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“All work is not equal,” writes Scott Belsky, the CEO of Behance and author of the book Making Ideas Happen, on The 99 Percent blog. Though we are always busy and easily fill every work day, are we using our time in the best way possible?

Belsky recommends doing an audit of your work day, taking note of how you allocate your precious time in five different categories. How do you spend your time, and how can you make changes to increase your personal effectiveness?

Work Productivity Takeaways

1. Reactionary Work

“In the modern age, most of our day is consumed by Reactionary Work, during which we are focused only on responding to messages and requests – emails, text messages, Facebook messages, tweets, voicemails, and the list goes on. You are constantly reacting to what comes into you rather than being proactive in what matters most to you.“

Takeaway: When looking at your own work habits, pay particular attention to how you start your day. What do you do as soon as you get to your desk in the morning? Do you create your priorities for the day or examine problems that need to be addressed, or do you first do reactionary work tasks like replying to emails and social media messages?

If you’re like many people, you probably fall into the latter category and may be losing work productivity as a result. Reactionary work often takes priority over everything else, especially since we are almost constantly connected to others with smartphones and other mobile devices. It may not be feasible to unplug completely to focus on other types of work, but you can make deliberate efforts to set aside certain time periods for reactionary work instead of checking in on it every few minutes.

2. Planning Work

“At other times, you need to plan how you will do your work. Planning Work includes the time spent, scheduling and prioritizing your time, developing your systems for running meetings, and refining your systems for working. By planning, you are deciding how your energy should be allocated, and you are designing your method for getting stuff done.”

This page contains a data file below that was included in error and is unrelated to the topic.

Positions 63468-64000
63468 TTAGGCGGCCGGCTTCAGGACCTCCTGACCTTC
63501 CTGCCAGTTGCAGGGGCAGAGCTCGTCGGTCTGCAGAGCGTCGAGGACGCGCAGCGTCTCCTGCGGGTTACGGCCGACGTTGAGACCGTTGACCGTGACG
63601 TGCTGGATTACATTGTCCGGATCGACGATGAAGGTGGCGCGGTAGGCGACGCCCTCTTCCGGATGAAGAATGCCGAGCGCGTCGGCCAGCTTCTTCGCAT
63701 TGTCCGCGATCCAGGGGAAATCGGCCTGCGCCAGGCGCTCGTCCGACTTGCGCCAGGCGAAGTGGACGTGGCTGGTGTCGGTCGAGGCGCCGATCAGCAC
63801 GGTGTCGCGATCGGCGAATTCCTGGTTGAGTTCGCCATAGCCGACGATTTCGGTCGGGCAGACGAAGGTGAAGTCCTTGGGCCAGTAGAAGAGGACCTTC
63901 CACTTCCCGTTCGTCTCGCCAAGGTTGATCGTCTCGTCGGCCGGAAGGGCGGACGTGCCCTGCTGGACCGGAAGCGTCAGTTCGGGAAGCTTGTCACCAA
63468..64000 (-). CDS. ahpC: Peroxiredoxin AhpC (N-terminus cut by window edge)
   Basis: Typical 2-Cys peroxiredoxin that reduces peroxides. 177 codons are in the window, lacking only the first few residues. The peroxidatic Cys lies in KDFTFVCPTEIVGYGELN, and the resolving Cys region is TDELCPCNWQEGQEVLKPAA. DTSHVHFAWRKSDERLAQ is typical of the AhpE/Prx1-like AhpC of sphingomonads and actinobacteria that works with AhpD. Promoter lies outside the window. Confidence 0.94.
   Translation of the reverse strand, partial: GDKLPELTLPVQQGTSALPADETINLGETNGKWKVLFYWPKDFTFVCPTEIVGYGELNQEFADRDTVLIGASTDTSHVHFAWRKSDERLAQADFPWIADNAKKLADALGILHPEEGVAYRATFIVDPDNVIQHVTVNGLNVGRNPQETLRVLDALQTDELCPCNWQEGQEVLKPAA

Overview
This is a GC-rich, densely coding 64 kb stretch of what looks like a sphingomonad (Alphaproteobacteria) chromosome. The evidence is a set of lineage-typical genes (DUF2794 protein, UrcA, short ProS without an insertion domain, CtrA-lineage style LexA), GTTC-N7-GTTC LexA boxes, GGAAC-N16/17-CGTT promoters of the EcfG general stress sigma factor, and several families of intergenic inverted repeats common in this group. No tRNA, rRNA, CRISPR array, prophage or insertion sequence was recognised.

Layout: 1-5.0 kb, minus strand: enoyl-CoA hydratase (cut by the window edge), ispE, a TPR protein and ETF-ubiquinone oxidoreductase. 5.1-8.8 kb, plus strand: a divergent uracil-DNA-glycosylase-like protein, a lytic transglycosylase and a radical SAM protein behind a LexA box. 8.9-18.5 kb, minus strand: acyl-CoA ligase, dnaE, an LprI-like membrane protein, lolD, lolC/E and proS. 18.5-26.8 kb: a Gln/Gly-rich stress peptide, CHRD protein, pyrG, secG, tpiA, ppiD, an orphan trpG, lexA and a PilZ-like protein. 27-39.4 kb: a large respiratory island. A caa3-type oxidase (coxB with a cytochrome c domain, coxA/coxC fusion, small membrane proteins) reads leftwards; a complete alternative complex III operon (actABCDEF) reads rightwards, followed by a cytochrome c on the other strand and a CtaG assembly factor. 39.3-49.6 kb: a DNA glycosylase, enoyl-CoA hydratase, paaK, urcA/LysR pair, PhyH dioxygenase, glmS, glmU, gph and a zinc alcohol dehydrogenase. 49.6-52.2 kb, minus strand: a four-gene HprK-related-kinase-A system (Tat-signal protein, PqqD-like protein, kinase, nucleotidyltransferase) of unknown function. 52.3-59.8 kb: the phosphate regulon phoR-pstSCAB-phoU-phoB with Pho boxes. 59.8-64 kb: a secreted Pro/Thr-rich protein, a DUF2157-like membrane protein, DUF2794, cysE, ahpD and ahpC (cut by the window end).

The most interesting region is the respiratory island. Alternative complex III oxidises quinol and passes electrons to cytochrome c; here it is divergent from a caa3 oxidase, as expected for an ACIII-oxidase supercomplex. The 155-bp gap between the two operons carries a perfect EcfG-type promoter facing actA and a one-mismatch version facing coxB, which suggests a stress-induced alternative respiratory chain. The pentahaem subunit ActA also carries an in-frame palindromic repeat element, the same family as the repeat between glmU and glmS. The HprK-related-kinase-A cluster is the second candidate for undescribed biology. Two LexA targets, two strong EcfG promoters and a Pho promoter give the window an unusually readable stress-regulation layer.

Takeaway: It is often hard to focus on the future when you have a long list of immediate tasks that require your attention right now. Planning work is frequently (and unfortunately) neglected because of more urgent needs of varying degrees of importance. You must be deliberate and organized with your time to be proactive about planning. Every person has a different workflow system that is right for him or her, but you need to experiment and create one for yourself to get out of crisis mode and into a more sustainable environment. Use technological tools, timers or old-fashioned calendars and notebooks to improve your personal effectiveness and accomplish your goals.

3. Procedural Work

“Procedural Work is the administrative/maintenance stuff that we do just to keep afloat: making sure that the bills are paid or preparing tax returns, updating a deck for a business presentation, or tracking old outbound emails to confirm that they were addressed/solved.”

Takeaway: Procedural work is what keeps your organization running smoothly, but it is often these small details that take up too much of your time and prevent you from doing more important tasks. Examine your day-to-day procedural work — for example, invoicing clients or following up with in-progress projects — and think about how you could make it more efficient. What can be automated? What can be delegated? For example, if you are in a management role and spending too much of your time manually creating invoices every month, invest in a computer program that will do it automatically.

4. Insecurity Work

“Insecurity Work includes the stuff we do out of our own insecurities… Insecurity Work doesn’t move the ball forward in any way – aside from briefly reassuring us that everything is OK – and we’re often unconscious that we’re even doing it.”  

Takeaway: We are all guilty of giving into obsessive insecurity work on occasion. But how much time do you really spend checking your company’s Twitter followers or online reviews from customers? This type of work doesn’t help your work productivity and doesn’t help you make progress toward your goals. Schedule in a short period of time in your day to indulge in insecurity work and train yourself to let it go the rest of the time.

5. Problem-Solving Work

“Creativity becomes most important during Problem-Solving Work. This is the work that requires our full brainpower and focus, whether it be designing a new interface, developing a new business plan, writing a thoughtful blog post, or brainstorming the features of a new product.”  

Takeaway: Problem-solving work is probably the most challenging (and often the most rewarding) type of work. This is the part of your day when you brainstorm new marketing plans or find solutions for the kinks in a new product. You can’t make real progress in this area when you are simultaneously responding to emails, checking your Facebook fan page and thinking about tax season. Problem-solving work requires your full focus, so you need to set aside uninterrupted, distraction-free time to harness your personal effectiveness best.

How do you spend your time at work? Share your comments.


The 5 Types of Work That Make or Break Personal Effectiveness


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